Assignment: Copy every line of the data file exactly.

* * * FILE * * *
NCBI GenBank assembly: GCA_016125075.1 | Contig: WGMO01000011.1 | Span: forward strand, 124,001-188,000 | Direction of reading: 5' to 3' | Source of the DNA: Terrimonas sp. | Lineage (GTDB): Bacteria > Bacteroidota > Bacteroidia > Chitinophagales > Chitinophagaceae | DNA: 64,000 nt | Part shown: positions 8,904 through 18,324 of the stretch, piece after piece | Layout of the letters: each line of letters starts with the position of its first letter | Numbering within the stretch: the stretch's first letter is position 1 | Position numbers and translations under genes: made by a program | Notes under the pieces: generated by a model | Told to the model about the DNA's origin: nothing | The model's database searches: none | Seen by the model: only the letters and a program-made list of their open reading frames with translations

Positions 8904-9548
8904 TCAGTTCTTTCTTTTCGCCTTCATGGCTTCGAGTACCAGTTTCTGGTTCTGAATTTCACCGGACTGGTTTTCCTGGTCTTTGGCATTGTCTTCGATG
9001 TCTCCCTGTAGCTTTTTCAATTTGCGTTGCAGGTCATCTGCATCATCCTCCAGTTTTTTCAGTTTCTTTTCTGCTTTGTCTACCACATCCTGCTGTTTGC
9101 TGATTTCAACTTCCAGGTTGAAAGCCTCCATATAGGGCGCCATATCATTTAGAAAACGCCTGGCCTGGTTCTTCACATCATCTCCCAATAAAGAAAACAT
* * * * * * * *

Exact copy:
NCBI GenBank assembly: GCA_016125075.1 | Contig: WGMO01000011.1 | Span: forward strand, 124,001-188,000 | Direction of reading: 5' to 3' | Source of the DNA: Terrimonas sp. | Lineage (GTDB): Bacteria > Bacteroidota > Bacteroidia > Chitinophagales > Chitinophagaceae | DNA: 64,000 nt | Part shown: positions 8,904 through 18,324 of the stretch, piece after piece | Layout of the letters: each line of letters starts with the position of its first letter | Numbering within the stretch: the stretch's first letter is position 1 | Position numbers and translations under genes: made by a program | Notes under the pieces: generated by a model | Told to the model about the DNA's origin: nothing | The model's database searches: none | Seen by the model: only the letters and a program-made list of their open reading frames with translations

Positions 8904-9548
8904 TCAGTTCTTTCTTTTCGCCTTCATGGCTTCGAGTACCAGTTTCTGGTTCTGAATTTCACCGGACTGGTTTTCCTGGTCTTTGGCATTGTCTTCGATG
9001 TCTCCCTGTAGCTTTTTCAATTTGCGTTGCAGGTCATCTGCATCATCCTCCAGTTTTTTCAGTTTCTTTTCTGCTTTGTCTACCACATCCTGCTGTTTGC
9101 TGATTTCAACTTCCAGGTTGAAAGCCTCCATATAGGGCGCCATATCATTTAGAAAACGCCTGGCCTGGTTCTTCACATCATCTCCCAATAAAGAAAACAT